Wednesday, July 17, 2013


Driven from the southern latitudes by the inclement weather, we made for our ultimate destination, Cooktown. We had visited the Town some 16 years ago when the road here was an unsealed very rough rock track, now there is a 110 kph super highway to Helensvale, within 30 km of the Town. We were amazed to discover that not a lot has changed in the intervening years. The only different aspect is that there are many more visitors in town because of the new Mulligan Highway. Nicko's Seafood Van drives around each afternoon and sells excellent product, even scallops from Hervey Bay, when he can access them. The final two nights we are camped at The Council RV Park for $5 per night, apparently the locals have named this "Scab Alley". Jude and I have decided not to spend money on dinner at the Top Pub if that's what the locals think. We have left a considerable sum of money in town over our six days stay. Might not be hasty in returning.

The Cooktown Hotel, commonly known as the "Top Pub", hasn't changed at all.

This grand old building was once The National Bank of Queensland.

Long ago this was the Cooktown Railway Station.

This imposing building was once a Convent but now houses "The Captain Cook Museum". A visit to this museum is an absolutely essential requirement. Most people seem to spend at least 2 hours in there.

As you would expect, Cooktown is very focussed on the fact that James Cook was nearly stranded in the Endeavour River. A monument to his visit with a canon from the Endeavour in the background.

Near to where the Endeavour was beached now stands a statue of James Cook. Having viewed "Cooks Cottage" in Melbourne and seen a pair of Cook's boots, the figure of this statue is grossly exaggerated in size.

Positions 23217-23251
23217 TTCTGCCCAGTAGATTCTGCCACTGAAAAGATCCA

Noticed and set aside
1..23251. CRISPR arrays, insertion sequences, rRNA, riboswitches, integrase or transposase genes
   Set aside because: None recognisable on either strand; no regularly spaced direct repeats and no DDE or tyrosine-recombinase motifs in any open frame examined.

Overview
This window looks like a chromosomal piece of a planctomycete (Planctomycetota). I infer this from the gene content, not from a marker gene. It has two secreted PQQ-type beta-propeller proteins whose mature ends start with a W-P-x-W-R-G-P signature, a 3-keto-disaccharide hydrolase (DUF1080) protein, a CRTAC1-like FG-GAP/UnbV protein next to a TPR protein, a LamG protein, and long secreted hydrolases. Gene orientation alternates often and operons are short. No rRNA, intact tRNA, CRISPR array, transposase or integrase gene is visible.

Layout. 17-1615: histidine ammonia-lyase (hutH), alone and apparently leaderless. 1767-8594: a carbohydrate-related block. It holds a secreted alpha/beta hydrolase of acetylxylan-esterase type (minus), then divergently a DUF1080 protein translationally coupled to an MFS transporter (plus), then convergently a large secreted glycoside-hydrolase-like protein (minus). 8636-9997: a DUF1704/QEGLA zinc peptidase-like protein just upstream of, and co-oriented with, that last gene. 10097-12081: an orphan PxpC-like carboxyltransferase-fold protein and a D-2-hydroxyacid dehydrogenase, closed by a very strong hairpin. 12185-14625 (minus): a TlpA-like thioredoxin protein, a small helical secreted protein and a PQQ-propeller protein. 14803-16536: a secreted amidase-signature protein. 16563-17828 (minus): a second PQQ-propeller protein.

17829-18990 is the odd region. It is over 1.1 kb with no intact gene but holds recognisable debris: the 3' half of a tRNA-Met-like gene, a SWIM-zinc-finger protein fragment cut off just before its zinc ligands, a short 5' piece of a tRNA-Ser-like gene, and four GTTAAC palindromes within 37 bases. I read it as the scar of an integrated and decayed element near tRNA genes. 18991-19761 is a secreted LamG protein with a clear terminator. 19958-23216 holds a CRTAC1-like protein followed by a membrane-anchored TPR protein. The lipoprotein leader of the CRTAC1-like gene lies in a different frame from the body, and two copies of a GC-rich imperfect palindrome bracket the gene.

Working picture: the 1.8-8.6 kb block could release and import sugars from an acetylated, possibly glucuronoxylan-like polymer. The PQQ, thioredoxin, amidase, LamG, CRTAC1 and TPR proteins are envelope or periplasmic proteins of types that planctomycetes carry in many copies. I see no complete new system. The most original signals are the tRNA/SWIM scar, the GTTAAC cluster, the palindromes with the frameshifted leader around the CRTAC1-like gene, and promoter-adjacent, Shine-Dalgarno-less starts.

The actual point where the Endeavour was beached. I don't think those concrete steps were there at the time.

The estuary of The Endeavour River, looking seaward. Once the Endeavour was repaired and reloaded, day after day James Cook would have stood here waiting for the prevailing SE winds to change to enable them to depart. Obviously the wind patterns are identical today as they were back in 1770. So much for Climate Change!

The high point from which James Cook plotted his exit through Barrier Reef Shoals to The Coral Sea.

From the high point looking upstream of The Endeavour River.

Cooktown, nestled beside The Endeavour River.

Many Years ago this fountain was the town water supply well.

The Coral Princess is a visitor to the Cooktown Port.

This Leopard Tank is permanently positioned here in Anzac Park.

Jude, looking out to The Coral Sea from Finch Bay.

At the entrance to The Botanical Gardens Jude found this Python.

Paperbarks grow very well up in these parts.

It is not extremely clear in the picture but there is a small tree attached to this rock with the roots running down to the soil far below.

Bright colours in The Botanical Gardens.

A general view through the woodlands section of the Gardens.

Isabella Falls. Not a lot of water in the 'Dry Season'.

The road to The Isabella Falls actually fords The Isabella Creek here and the falls are immediately below this point.

Beside the Isabella Creek Jude is standing on what is left of this rock overhang. This event was reasonably recent as the trees are still growing beneath the rockfall.

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